Another attorney called me today to ask if I might be interested in a couple of referrals. We reviewed the matters. As if often the case, I separated the "wheat from the chaff" by applying a few heuristics of case selection: a compelling and simple story that makes sense to non-lawyers.
In this instance, I knew of a local published decision as well as a U.S. Supreme Court decision that hold a person who is fired because associated with another employee who has filed a discrimination case may have an independent case for retaliation. The person fired is fired because doing so will in some way hurt the real target, the employee complaining of discrimination. In this case, the relationship was husband and wife, and the employer, I believe, fired the husband in order to retaliate against the wife for filing two discrimination complaints. The financial and emotional hurt to both the wife and the husband are obvious.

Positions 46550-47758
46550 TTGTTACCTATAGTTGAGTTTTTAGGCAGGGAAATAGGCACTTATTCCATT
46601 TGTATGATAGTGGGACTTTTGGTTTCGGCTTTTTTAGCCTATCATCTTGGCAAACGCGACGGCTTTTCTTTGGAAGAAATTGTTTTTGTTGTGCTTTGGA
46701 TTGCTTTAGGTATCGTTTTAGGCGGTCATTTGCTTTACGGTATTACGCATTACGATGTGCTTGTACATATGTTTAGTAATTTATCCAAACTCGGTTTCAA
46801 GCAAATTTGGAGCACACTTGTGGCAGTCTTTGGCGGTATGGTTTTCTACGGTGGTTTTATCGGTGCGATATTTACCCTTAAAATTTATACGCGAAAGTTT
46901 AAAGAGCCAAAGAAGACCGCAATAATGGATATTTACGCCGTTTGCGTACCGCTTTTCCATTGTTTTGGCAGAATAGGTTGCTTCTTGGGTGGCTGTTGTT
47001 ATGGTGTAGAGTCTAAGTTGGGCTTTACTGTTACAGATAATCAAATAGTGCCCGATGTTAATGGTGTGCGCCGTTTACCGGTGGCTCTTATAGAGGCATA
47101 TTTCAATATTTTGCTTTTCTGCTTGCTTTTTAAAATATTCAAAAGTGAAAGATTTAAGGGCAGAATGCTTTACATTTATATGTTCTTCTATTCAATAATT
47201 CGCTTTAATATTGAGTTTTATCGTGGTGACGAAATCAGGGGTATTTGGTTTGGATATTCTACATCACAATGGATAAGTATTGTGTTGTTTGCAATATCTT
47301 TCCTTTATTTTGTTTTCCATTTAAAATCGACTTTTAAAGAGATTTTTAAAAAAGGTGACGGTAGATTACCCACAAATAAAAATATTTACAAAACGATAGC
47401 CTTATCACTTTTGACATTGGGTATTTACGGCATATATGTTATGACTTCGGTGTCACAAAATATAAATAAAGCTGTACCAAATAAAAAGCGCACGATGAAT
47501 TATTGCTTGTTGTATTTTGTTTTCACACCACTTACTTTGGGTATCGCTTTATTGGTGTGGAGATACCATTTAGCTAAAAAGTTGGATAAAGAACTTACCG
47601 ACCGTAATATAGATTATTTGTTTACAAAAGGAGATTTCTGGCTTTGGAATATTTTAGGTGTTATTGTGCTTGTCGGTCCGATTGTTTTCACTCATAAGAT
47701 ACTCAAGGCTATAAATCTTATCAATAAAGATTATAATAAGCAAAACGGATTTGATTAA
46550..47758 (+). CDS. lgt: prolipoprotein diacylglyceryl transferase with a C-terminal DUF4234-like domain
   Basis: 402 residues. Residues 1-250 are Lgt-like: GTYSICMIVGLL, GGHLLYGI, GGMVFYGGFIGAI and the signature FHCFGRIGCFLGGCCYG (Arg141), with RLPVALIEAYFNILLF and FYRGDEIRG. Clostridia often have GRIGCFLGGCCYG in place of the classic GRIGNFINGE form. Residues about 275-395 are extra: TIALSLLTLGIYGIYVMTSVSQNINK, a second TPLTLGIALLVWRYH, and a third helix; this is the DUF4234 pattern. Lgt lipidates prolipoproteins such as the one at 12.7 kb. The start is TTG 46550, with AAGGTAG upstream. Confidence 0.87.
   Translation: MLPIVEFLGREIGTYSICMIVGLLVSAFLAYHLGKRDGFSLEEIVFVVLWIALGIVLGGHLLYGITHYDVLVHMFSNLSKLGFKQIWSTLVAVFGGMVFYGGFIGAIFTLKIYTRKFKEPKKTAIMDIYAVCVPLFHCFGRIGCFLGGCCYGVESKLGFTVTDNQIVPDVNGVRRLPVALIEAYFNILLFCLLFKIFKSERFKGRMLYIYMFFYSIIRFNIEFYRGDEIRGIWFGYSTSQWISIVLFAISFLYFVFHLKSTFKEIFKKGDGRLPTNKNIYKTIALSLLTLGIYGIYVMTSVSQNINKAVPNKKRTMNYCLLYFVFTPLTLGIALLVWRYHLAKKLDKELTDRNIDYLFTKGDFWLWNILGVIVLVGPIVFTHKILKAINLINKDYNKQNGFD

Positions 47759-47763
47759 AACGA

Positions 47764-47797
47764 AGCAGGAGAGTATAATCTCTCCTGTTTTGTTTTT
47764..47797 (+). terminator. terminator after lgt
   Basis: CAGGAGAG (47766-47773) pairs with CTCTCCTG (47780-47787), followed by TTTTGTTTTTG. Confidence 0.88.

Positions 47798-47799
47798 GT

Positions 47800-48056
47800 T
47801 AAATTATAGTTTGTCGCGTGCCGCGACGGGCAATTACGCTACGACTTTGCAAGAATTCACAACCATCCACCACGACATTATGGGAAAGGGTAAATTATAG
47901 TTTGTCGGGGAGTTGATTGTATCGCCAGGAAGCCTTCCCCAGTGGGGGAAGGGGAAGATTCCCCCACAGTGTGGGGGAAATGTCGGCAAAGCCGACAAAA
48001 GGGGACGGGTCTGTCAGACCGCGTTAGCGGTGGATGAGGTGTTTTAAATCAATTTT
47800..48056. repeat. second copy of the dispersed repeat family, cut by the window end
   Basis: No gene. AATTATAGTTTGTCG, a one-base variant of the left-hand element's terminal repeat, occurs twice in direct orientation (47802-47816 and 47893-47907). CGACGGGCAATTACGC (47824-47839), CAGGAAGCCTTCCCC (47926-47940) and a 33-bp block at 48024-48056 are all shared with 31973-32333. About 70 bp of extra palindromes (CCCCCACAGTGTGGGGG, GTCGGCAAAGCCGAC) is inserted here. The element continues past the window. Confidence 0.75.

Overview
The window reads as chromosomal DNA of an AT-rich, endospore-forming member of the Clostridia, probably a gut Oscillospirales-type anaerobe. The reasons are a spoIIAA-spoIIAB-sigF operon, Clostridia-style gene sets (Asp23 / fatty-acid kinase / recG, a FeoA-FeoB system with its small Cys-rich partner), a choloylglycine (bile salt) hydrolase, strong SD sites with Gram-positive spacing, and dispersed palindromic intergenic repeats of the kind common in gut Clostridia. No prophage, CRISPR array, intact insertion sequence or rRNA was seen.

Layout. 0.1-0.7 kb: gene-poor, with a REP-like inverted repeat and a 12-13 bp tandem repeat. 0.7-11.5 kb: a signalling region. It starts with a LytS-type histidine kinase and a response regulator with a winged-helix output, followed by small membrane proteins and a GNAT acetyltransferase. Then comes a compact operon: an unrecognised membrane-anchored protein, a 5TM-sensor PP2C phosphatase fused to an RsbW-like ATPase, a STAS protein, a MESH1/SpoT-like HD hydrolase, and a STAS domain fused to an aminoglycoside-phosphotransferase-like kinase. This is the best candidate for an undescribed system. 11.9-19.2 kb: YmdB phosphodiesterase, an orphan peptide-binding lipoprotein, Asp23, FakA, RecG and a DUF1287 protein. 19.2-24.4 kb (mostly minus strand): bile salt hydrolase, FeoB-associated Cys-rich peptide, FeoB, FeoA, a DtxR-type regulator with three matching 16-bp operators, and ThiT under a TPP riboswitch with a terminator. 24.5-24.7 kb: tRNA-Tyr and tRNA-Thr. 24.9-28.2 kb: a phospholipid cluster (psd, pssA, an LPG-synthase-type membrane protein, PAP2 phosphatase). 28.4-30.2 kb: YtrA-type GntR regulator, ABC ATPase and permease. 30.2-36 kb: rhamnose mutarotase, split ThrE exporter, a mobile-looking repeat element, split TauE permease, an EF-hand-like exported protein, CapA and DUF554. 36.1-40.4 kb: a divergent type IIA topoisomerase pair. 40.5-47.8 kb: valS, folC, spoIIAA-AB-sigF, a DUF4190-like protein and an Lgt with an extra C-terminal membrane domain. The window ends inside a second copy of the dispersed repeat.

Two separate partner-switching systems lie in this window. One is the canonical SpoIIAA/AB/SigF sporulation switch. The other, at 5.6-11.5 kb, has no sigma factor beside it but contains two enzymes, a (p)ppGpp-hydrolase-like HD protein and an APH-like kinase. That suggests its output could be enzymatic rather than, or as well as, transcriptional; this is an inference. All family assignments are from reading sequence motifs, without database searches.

The caller did not see this issue, but together we applied the theory to analyze the facts, and we identified the "simple compelling story." This process is part analysis and part creativity. In one sense, a "case is born" from this imaginative exploration of possibilities. Often a "case" is at first appearance just a strong feeling of grave injustice done. That conclusion however is just a beginning. "Unfairness" is often legally tolerated in employment cases. We employee attorneys are looking for "illegality" as well as unfairness. In this case, freedom of association is protected as a public policy by the U.S. and State constitutions. Likewise, the anti-discrimination statutes in California include a little known and infrequently used protection against retaliation or discrimination because an employee is thought to be associated or aligned with a "protected group."
So, today the "smell test" was passed by at least one of the referrals, and the next stage of evaluation will begin with a face-to-face interview with the prospective client.